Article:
In a true spirit of globalisation, many foreign universities are invading the educational spheres through hitherto unfamiliar strategic alliances with non-descript commercial agencies, of course at hefty dollar equivalent prices. Many elite institutions like IIMs, IITs, and suddenly facing fund crunch had to raise their fee structure and other prices many fold. They were already beyond the reach of Dalits. When they eventually turn self-financing, their prices would be benchmarked against their international counterparts, which any way would be affordable to the same top market segment that constitutes the focus of all the Reform-talk. As the job markets become acutely competitive, owing to a sharp decline in job opportunities, the polarisation between the elite and commoner has sharpened. Various kinds of price barriers would be erected to thwart the entry of downtrodden.
Let us look at how World Bank and IMF act in this manner. World Bank one of the key innovators of globalisation along with International Monitory Fund (IMF) had invented concrete steps of marginalisation of nation and its people. Former Chief Economist of World Bank Joseph Stinglitz says that there are four steps the IMF adopts towards damnation. Step one is “privatisation”. This is the luminous idea to sell off state industries and nations other industrial assets. In most of the nations privatisation is parallel to briberisation, where everything could be easily through simple commissions. The second step is “capital market liberalisation”. In theory capital market deregulation allows investment capital to flow in and out. Unfortunately as in many cases the money simply flowed out and out. Stiglitz calls this the “hot money” cycle. Cash comes in for speculation in real estate and currency, and then flees at the first whiff of trouble. A nation’s reserves can drain in days, hours.
At this point the IMF drags the gasping nation to step three: “market based pricing”, a fancing term for raising prices on food, water and cooking gas. This leads, predictably to step three-and-a-half: what Stiglitz calls, “the IMF riot”. The IMF rioting is painfully predictable. When a nation is “down and out, the IMF takes advantage and squeezes the last pound of blood out of them. They turn up the heat until, finally, the whole cauldron blows up”. One would almost get the impression that such riots are written in plan and yes! it is. For example the “Interim Country Assistance Strategy” for Ecuador in it the Bank several times states – with cold accuracy – that they expected their plans to spark, ” social unrest”, to use their bureaucratic term for a nation in flames. This IMF riots cause new panicked flights of capital and government bankruptcies.
Step four is “poverty reduction strategy”: free trade. This is free trade by the rules of World Trade Organisation and World Bank. This is all about opening market to outsiders. Today the World Bank can order a financial blockade just as effective – and sometimes just as deadly. Particularly the intellectual property rights treaty has “condemned people to death”. “They don’t care”, says Stiglitz, “if people live or die”.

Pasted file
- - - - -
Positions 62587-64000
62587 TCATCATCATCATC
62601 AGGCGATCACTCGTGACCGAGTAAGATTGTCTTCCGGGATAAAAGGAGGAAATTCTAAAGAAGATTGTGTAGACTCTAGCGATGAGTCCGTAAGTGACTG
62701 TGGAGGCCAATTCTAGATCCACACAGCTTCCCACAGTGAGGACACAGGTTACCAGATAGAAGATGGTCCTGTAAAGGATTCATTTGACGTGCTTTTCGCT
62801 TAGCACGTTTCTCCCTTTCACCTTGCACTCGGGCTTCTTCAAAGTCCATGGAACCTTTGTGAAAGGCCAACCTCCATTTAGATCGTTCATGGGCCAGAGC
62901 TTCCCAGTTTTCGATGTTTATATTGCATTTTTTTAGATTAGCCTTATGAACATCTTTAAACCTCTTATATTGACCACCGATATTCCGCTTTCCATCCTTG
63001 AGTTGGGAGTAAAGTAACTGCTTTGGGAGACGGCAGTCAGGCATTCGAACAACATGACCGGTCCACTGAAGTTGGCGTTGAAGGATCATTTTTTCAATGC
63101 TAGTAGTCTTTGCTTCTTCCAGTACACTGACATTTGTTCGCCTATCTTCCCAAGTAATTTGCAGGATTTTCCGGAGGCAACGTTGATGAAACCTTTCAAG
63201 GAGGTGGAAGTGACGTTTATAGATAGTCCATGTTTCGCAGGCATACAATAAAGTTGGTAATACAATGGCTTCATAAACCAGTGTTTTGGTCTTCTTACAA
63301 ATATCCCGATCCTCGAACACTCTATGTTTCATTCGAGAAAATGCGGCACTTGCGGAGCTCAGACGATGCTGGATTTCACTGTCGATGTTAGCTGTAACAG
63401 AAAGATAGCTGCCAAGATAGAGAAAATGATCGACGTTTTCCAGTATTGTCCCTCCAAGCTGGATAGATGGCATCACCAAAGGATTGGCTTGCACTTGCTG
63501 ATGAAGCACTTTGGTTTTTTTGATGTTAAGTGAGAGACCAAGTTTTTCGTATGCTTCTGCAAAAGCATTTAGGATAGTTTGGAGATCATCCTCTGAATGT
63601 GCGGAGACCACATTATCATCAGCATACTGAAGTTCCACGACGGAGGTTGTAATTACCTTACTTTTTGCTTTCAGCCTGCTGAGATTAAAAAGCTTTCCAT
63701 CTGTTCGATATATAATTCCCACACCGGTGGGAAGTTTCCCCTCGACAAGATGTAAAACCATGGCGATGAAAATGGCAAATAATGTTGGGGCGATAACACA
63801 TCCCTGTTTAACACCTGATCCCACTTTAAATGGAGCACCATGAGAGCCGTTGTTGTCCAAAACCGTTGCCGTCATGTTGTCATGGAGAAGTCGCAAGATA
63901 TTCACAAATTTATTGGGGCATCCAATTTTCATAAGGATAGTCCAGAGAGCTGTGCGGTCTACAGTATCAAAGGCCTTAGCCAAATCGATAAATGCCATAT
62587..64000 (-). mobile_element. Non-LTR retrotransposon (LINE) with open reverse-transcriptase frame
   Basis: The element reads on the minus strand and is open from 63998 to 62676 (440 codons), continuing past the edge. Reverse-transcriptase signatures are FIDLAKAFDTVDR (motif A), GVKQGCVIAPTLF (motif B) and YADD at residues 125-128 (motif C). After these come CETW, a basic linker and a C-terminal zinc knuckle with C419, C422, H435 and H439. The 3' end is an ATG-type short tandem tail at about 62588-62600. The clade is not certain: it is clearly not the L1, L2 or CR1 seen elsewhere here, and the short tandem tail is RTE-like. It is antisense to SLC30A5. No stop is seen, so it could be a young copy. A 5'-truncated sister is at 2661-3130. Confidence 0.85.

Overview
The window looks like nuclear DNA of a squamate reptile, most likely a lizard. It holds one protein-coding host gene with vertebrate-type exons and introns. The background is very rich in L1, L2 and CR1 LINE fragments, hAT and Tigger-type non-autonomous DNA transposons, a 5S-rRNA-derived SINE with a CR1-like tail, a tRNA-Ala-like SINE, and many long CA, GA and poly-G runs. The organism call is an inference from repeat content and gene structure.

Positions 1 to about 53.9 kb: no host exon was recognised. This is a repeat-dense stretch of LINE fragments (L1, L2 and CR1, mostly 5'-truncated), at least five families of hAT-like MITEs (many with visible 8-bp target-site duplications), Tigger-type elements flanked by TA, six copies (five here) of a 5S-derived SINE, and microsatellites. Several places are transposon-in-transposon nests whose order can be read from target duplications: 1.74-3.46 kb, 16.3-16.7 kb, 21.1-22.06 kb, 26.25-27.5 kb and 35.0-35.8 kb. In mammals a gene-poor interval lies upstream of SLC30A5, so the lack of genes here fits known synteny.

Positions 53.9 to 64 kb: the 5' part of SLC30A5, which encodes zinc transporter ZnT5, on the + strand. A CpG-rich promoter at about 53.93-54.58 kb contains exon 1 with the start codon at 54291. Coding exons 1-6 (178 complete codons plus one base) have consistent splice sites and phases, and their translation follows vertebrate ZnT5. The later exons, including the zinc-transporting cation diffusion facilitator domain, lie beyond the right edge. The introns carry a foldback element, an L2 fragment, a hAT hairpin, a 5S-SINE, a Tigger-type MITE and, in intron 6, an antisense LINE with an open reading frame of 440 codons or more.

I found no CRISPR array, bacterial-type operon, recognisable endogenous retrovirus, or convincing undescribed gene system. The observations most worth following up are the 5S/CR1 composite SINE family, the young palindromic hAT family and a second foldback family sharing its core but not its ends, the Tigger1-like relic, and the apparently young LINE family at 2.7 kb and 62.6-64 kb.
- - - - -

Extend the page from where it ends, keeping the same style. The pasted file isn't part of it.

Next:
From the above analysis it is clear that all aspects of resources are drawn away from the people living in poor nations. Decolonisation of erstwhile colonies invariably saw the elite take control of political power. Naturally they were inclined to capitalism preferring to inherit the colonial state – its laws, structure and character – rather than to transform it fundamentally in ways to respond to the most urgent needs of the oppressed sections. The development process initiated by the organs of the ‘state’ built on the edifice of the colonial structure, while evolving into a full blown neocolony, had to content with political threats of fundamental nature. The political compulsions, when confronted by the state and ruling classes, evoked invariably responses to manage and control the threats themselves. These took the form of co-option, diversion, fragmentation, outright suppression or combination of these, depending on the extent that these challenges posed.
The state provided a semblance of mitigating problems without actually having to resolve them in fundamental ways. In effect globalisation is fueling the whole program of neocolonialisation. Globalisation is nothing but the spreading of capitalistic regimes all over the world controlled by a few. This will end-up the remaining space of Dalits within the existing system. Now the question is where does the whole question of human rights fit? Dalits already the recipient of all flaws and defects of the social fabric, will there be any space for them in the course of globalisation? Whether the four-step principles of IMF-World Bank-WTO trio going to leave Dalits out of its grip? The plain answer to all these quests and quires will be a big NO!
Discrimination, deprivation, exclusion and exploitation are endemic to every society, which leads to frustration, anger and aggression. Those who are subjected to injustice and oppression tend to rebel and revolt. These reactions culminate in assertion which give rise to people’s movements. But social movements are not an everyday phenomenon. Discrimination and deprivation always do not lead to protest and aggression. Only when people become conscious of these inequalities and injustices and mobilise and organise themselves to struggles against those who subject them to servitude and bondage, people’s movements takes place. Moreover when the disadvantaged and the downtrodden see that another alternative is both possible and viable they try to overthrow the existing social order.
The question of Dalit Human Right is not just a matter of addressing the atrocities, but at large it corroborates to the affirmation of land rights of Dalits, resisting the forces of globalisation, communalism, casteism, patriarchy and so on. This paves the way for collective action. Collective action leading to people’s movements results in social change. This is the ethical course of addressing Dalit human rights.